UNCITRAL Model Law on International Credit Transfers
- Type: Model Law
- Date of signature: 15/05/1992
- Place of signature: New York, USA
- Depositary: United Nations Commission on International Trade Law (UNCITRAL)
- Date of entry into force: N/A
What is it about?
The Model Law, adopted in 1992, deals with operations beginning with an instruction by an originator to a bank to place at the disposal of a beneficiary a specified amount of money. It covers such matters as the obligations of a sender of the instruction and of a receiving bank, time of payment of a receiving bank and liability of a bank to its sender or to the originator when the transfer is delayed or other error occurs.
Why is it relevant?
The UNCITRAL Model Law was prepared in response to a major change in the means by which funds transfers are made internationally. This change involved two elements: the increased use of payment orders sent by electronic means rather than on paper, and the shift from the generalized use of debit transfers to the generalized use of credit transfers. One result was that previous efforts to unify the law governing international debit transfers were not relevant to the new funds transfer techniques. The Model Law offers the opportunity to unify the law of credit transfers by enacting a text that is drafted to meet the needs of modern funds transfer techniques.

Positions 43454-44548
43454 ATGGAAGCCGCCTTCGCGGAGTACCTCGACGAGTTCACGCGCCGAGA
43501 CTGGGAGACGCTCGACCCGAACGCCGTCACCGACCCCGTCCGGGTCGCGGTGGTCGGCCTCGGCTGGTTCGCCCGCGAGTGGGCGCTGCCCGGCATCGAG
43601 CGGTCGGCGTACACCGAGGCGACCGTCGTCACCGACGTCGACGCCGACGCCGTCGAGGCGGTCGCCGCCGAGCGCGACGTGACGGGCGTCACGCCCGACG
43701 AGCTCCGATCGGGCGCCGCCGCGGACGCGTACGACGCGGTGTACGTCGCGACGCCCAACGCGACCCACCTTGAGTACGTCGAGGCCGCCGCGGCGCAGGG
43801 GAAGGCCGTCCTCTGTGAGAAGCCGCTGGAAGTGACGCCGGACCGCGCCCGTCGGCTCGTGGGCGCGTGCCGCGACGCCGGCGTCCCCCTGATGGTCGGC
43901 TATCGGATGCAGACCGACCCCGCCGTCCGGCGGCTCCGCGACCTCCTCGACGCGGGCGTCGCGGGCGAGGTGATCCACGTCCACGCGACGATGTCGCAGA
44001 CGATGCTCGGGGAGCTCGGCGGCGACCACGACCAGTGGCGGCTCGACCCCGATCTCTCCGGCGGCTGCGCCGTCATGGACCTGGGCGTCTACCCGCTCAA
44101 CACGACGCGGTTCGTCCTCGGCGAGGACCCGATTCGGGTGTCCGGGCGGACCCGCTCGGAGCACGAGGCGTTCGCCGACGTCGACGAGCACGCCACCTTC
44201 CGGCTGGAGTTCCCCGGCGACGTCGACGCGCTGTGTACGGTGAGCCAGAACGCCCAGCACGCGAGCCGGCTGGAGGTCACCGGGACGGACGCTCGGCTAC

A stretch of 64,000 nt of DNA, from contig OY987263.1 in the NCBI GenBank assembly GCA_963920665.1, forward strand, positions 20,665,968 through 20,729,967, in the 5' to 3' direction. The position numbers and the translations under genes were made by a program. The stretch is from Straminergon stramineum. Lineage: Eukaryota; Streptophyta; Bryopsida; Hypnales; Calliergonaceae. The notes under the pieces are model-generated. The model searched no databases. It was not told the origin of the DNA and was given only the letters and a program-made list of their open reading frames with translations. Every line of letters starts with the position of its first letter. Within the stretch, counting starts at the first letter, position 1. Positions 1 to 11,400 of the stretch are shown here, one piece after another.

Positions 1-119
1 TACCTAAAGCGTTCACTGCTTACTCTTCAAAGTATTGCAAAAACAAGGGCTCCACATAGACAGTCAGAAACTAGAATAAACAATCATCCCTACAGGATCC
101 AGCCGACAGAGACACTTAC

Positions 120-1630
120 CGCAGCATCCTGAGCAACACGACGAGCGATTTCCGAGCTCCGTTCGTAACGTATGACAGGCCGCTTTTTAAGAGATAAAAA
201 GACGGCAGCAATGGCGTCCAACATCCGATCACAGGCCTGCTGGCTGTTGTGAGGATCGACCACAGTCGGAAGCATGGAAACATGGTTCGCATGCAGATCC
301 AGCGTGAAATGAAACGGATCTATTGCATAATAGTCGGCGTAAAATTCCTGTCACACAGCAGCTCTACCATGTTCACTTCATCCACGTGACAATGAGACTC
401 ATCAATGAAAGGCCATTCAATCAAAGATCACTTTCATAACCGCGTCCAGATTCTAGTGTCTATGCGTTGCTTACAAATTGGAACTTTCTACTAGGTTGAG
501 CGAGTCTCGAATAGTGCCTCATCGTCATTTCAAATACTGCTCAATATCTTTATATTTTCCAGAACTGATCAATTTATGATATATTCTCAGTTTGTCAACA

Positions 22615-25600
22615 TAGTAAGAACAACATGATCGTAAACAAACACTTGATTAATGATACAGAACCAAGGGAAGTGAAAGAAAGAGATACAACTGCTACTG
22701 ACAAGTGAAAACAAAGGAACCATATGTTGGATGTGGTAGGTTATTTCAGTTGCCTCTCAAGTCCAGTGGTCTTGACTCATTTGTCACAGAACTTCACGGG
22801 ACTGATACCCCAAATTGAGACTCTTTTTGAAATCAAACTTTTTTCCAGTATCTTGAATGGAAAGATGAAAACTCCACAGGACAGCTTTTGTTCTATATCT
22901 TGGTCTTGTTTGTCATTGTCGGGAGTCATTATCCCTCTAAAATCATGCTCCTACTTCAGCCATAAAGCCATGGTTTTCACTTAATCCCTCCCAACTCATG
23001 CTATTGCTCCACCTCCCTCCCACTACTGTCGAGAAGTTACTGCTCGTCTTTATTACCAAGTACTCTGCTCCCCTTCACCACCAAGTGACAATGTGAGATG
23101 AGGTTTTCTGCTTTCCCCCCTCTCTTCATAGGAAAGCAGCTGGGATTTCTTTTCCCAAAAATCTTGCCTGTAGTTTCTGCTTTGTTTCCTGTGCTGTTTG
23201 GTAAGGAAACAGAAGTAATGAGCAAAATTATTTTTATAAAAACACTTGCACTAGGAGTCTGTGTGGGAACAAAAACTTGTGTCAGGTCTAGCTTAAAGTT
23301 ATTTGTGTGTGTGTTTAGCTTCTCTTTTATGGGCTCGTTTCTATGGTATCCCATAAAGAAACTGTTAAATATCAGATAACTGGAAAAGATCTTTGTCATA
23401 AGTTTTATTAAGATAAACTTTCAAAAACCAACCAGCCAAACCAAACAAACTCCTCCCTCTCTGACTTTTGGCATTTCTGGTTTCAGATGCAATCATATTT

This Model Law is not an international convention and can not be the object of ratification. Rather, it acts as a reference document for the formulation of national law. The European Parliament and the Council of the European Union published, in 1997, a directive based on the Model Law of 1992.